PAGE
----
Mass protests and riots have broken out throughout the African nation of Senegal, just as opposition leader Ousmane Sonko stands trial for an alleged rape charge.
As reported by Al Jazeera, people torched cars, looted shops and hurled stones at police during the protests, which largely concern poor living standards and economic exclusion.
Six police stations across the nation have also been reportedly ransacked by frustrated protestors.
A high unemployment rate and strict measures to control the COVID-19 that have only exacerbated economic stress are other reported factors that have prompted people to take to the streets against the government.
Ousmane Sonko, leader of the Pastef party, was arrested on Wednesday after he was accused of raping a woman who worked at a massage parlour.
Mr. Sonko has denied the allegations, saying that two other people were present while he was receiving a massage to treat his back pains.
He added that he believes the arrest and current trial is part of a political conspiracy against him by current President, Macky Sall.
According to news site Reuters, many people have taken Sonko's side and believe that his claims have merit, as two other top rivals of current President Sall were previously targeted by criminal charges — charges which prevented them from running for president in 2019, the year in which Sall was re-elected.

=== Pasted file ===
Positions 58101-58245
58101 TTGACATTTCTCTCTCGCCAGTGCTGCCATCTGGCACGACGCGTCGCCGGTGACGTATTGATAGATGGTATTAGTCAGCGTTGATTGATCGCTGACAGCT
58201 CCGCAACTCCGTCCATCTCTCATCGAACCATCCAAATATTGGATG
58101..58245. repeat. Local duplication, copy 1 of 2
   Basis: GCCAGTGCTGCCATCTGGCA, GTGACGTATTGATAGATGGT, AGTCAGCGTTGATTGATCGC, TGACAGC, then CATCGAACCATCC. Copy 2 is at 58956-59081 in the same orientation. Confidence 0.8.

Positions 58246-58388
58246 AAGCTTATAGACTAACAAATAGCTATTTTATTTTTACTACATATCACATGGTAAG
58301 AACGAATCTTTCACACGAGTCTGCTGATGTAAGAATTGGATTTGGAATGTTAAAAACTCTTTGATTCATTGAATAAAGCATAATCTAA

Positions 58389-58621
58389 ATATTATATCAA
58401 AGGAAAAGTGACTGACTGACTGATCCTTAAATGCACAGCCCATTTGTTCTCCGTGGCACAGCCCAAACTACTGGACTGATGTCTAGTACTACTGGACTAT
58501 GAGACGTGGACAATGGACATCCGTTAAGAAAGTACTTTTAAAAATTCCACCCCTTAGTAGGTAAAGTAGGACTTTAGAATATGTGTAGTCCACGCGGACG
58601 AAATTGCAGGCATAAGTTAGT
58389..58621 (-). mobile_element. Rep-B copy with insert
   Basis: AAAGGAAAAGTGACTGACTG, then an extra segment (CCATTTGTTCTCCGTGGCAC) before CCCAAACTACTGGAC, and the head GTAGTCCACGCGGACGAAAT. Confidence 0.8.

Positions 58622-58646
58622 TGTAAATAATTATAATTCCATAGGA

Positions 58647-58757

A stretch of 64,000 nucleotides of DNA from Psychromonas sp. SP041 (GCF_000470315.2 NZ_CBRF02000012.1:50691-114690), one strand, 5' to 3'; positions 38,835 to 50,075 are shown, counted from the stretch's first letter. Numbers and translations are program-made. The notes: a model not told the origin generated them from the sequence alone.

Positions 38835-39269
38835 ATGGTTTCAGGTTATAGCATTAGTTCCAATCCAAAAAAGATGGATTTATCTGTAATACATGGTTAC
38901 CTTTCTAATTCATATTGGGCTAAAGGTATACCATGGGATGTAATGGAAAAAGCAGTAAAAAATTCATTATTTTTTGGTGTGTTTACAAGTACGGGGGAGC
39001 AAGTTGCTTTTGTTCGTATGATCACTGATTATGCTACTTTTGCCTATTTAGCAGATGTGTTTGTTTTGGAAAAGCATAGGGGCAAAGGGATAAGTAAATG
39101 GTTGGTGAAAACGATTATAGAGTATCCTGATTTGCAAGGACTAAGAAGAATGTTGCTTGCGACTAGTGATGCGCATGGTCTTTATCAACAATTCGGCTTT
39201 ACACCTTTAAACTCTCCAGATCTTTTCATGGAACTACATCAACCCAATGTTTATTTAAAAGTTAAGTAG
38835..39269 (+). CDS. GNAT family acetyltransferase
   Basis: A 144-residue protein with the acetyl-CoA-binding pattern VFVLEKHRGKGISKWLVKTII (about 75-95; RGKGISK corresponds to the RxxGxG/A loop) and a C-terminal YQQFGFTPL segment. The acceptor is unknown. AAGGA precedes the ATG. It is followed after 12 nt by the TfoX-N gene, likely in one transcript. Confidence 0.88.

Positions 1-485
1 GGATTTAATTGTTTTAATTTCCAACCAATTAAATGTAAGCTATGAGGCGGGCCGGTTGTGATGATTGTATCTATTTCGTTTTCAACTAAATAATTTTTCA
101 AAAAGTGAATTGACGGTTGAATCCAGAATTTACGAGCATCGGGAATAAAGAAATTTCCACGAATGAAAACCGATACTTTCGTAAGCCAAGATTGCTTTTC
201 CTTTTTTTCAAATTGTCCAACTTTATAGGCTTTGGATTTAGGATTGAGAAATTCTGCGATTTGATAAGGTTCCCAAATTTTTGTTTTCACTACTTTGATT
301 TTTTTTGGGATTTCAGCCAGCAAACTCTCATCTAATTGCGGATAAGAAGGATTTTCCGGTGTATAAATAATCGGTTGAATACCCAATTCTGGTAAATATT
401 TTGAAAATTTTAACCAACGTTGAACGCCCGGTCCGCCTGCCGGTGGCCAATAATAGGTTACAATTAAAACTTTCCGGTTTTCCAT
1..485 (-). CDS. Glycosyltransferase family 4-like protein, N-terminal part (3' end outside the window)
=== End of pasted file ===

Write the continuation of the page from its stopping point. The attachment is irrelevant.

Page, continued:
Sonko has previously said that while he would engage in the trial, it should not be seen as a sign of 'abdication' from him.
At least five people, including a teenage boy, have died in the clashes between protestors and the Senegalese police over recent days.
Schools across the country, as well as a number of businesses, have been ordered to close for a week as a precautionary measure against the violence on the streets.
President Sall, who has held power since 2012, has yet to address the nation regarding its current crisis.
If you have been affected by any of the issues raised in this article, you can call Samaritans Ireland at 116 123 or email firstname.lastname@example.org, or you can contact the Dublin Rape Crisis Centre by clicking here.
Help is always at hand and there is always someone available to listen.